What You Can Do to Help Keep a Cop Killer Behind Bars
Michael Levine and son, Keith (inset)
January 03, 2011
Michael Alston may have been known on the streets as Sugar Bear, but he’s a heartless, cold-blooded cop killer who should remain behind bars when the New York State Parole Board meets this week. And YOU can make that happen.
Alston, now 54, worked as an enforcer for drug dealers. A two-time convicted killer, he was out of jail less than a month just days after Christmas 1991 when he and two other thugs beat a man who’d just taken money from an ATM machine on West 57th Street in Manhattan around 2 a.m.
Off-duty NYPD Sgt. Keith Levine saw what was happening and rushed to help. He chased the pack on foot, was shot twice and died.
Alston is serving 15 years to life thanks to a 1993 plea bargain — courtesy of prosecutors who were afraid that an earlier confession from a wrongly arrested suspect could let the real shooter walk. This is his third crack at parole.
“By killing my son, he technically qualified as a serial killer,” said the slain hero’s father, Michael Levine, a retired DEA agent who now teaches police and lectures on undercover tactics and informant handling. “Which means in a sane society I shouldn’t even have to write this.
“I shouldn’t have to tell this or any parole board that if this man is set free while he can pull a trigger that’s what he will do: He will kill again, and again and again,” said Levine, who wrote the best-selling book “Deep Cover.”
“This is what he does, this is what he’s done since childhood,” he said. “This is what he has done every time he’s been set free by parole boards in the past and that, other than death or a cage, there is no cure for this.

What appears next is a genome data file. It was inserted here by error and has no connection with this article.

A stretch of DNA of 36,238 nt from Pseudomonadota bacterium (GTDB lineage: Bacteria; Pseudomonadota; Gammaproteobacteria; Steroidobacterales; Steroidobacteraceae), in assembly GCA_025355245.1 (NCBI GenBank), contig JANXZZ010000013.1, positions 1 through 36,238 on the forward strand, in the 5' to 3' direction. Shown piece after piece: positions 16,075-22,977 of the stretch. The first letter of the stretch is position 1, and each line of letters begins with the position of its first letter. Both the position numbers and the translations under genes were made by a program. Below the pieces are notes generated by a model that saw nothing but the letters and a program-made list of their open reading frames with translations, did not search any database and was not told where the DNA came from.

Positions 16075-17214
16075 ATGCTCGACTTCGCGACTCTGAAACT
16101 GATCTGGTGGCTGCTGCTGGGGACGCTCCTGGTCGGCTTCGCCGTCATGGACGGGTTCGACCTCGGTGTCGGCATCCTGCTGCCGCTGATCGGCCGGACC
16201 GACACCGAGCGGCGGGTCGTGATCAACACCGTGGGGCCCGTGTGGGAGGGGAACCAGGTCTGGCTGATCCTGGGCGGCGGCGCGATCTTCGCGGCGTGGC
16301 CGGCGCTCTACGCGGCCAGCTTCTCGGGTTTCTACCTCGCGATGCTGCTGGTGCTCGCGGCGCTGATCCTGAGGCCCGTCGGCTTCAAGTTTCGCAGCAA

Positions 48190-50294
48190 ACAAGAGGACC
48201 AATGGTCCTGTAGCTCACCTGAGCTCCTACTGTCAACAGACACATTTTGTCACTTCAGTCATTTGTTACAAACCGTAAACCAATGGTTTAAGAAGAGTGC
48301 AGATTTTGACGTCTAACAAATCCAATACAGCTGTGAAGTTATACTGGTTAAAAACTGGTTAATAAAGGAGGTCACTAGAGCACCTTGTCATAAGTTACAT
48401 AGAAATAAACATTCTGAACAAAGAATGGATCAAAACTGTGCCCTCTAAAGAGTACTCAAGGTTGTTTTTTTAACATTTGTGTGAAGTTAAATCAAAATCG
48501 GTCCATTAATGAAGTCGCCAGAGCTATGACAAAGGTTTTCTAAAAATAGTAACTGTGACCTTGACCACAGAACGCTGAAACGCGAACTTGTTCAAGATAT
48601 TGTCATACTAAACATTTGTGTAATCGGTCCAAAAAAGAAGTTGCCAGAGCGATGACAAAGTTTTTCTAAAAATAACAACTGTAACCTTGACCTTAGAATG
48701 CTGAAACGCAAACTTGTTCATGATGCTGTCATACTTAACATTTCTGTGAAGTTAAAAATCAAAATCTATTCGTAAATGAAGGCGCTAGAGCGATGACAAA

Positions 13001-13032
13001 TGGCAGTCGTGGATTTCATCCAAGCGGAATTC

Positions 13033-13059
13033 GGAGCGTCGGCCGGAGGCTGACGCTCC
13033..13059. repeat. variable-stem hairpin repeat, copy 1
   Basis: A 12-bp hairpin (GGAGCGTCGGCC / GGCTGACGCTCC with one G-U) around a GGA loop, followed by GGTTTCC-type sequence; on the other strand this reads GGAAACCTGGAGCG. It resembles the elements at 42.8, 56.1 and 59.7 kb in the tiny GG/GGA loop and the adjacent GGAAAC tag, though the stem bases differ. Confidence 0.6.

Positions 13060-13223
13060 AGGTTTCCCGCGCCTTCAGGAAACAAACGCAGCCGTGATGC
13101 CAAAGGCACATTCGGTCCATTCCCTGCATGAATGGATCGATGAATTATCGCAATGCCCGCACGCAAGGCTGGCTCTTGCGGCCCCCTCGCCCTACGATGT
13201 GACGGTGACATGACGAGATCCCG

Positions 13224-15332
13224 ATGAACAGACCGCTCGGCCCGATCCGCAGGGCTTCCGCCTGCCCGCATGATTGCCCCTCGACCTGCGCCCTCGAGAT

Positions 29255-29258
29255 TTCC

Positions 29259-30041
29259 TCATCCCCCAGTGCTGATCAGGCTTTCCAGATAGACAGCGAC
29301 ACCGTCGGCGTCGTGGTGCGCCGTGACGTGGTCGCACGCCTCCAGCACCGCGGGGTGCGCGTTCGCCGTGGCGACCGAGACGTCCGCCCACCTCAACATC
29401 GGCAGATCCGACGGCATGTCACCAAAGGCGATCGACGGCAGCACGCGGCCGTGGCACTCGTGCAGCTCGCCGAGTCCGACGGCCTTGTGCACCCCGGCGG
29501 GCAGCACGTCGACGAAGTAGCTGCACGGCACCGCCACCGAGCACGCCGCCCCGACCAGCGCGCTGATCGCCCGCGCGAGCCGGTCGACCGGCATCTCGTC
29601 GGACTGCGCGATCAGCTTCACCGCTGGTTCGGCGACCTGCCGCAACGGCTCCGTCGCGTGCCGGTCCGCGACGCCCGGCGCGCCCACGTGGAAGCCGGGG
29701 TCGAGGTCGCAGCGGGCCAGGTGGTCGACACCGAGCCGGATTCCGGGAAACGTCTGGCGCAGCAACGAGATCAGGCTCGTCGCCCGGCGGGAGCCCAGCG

“To set a virus like this free is to condemn the children of some other father to death. And that what NYPD Sgt. Keith Richard Levine died trying to prevent.”
So here’s what we need to do: Write the New York State Parole Board.
Don’t forget to include:
RE: Michael Alston
As if it weren’t painful enough, Levine noted that the letter from the Parole Board notifying him of the Jan. 17 hearing is addressed to Michael “Lavigne.”
“I have been part of law enforcement and military bureaucracies long enough to be used to this kind of insensitivity,” said Levine, whose expert testimony in more than 300 cases nationwide have helped put criminals behind bars. “However, given Mr. Alston’s past record of rubber-stamped paroles after multi-felony convictions including two homicides, it certainly does not add to my confidence that anything I say will matter.
“And it’s not just getting my name wrong that is so disturbing. It is forgetting the family name of the 27-year old police officer who died trying to protect the innocent from this parole-licensed killer that is both unforgivable and frightening.”